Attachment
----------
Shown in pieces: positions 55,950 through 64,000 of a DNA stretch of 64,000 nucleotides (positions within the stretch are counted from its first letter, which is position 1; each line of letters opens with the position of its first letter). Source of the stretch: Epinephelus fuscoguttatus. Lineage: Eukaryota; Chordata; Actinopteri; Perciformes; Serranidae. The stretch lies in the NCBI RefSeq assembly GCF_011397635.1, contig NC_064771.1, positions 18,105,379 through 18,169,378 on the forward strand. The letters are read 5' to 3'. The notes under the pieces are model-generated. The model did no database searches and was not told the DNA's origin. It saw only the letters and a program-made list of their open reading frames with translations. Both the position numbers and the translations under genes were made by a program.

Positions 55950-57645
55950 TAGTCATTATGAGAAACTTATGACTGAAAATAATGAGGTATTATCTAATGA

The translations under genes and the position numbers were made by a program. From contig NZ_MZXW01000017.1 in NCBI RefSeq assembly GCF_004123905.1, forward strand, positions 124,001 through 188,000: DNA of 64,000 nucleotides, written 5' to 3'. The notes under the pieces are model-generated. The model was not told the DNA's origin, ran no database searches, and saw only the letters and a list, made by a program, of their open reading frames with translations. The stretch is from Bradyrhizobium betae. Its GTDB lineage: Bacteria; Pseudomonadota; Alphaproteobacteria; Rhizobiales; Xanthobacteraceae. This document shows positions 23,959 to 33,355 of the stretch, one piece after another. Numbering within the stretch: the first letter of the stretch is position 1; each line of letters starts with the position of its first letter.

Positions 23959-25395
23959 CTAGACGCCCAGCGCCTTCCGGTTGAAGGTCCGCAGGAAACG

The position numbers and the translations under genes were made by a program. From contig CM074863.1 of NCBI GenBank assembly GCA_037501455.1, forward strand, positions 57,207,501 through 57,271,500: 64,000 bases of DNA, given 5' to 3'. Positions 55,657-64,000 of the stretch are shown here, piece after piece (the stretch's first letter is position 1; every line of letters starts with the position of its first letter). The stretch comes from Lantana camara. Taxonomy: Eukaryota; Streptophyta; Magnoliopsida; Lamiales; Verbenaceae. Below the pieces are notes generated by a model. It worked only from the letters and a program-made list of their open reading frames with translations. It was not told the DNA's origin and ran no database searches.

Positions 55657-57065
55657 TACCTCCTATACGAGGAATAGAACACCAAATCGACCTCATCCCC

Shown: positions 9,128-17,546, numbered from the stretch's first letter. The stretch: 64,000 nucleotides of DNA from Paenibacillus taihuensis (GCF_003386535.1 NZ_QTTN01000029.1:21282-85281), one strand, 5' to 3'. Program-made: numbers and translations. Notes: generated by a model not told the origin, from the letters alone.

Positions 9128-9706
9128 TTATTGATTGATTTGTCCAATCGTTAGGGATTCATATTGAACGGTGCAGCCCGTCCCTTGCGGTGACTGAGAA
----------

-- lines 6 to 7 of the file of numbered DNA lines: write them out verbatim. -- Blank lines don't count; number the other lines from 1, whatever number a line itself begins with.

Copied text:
23959 CTAGACGCCCAGCGCCTTCCGGTTGAAGGTCCGCAGGAAACG

The position numbers and the translations under genes were made by a program. From contig CM074863.1 of NCBI GenBank assembly GCA_037501455.1, forward strand, positions 57,207,501 through 57,271,500: 64,000 bases of DNA, given 5' to 3'. Positions 55,657-64,000 of the stretch are shown here, piece after piece (the stretch's first letter is position 1; every line of letters starts with the position of its first letter). The stretch comes from Lantana camara. Taxonomy: Eukaryota; Streptophyta; Magnoliopsida; Lamiales; Verbenaceae. Below the pieces are notes generated by a model. It worked only from the letters and a program-made list of their open reading frames with translations. It was not told the DNA's origin and ran no database searches.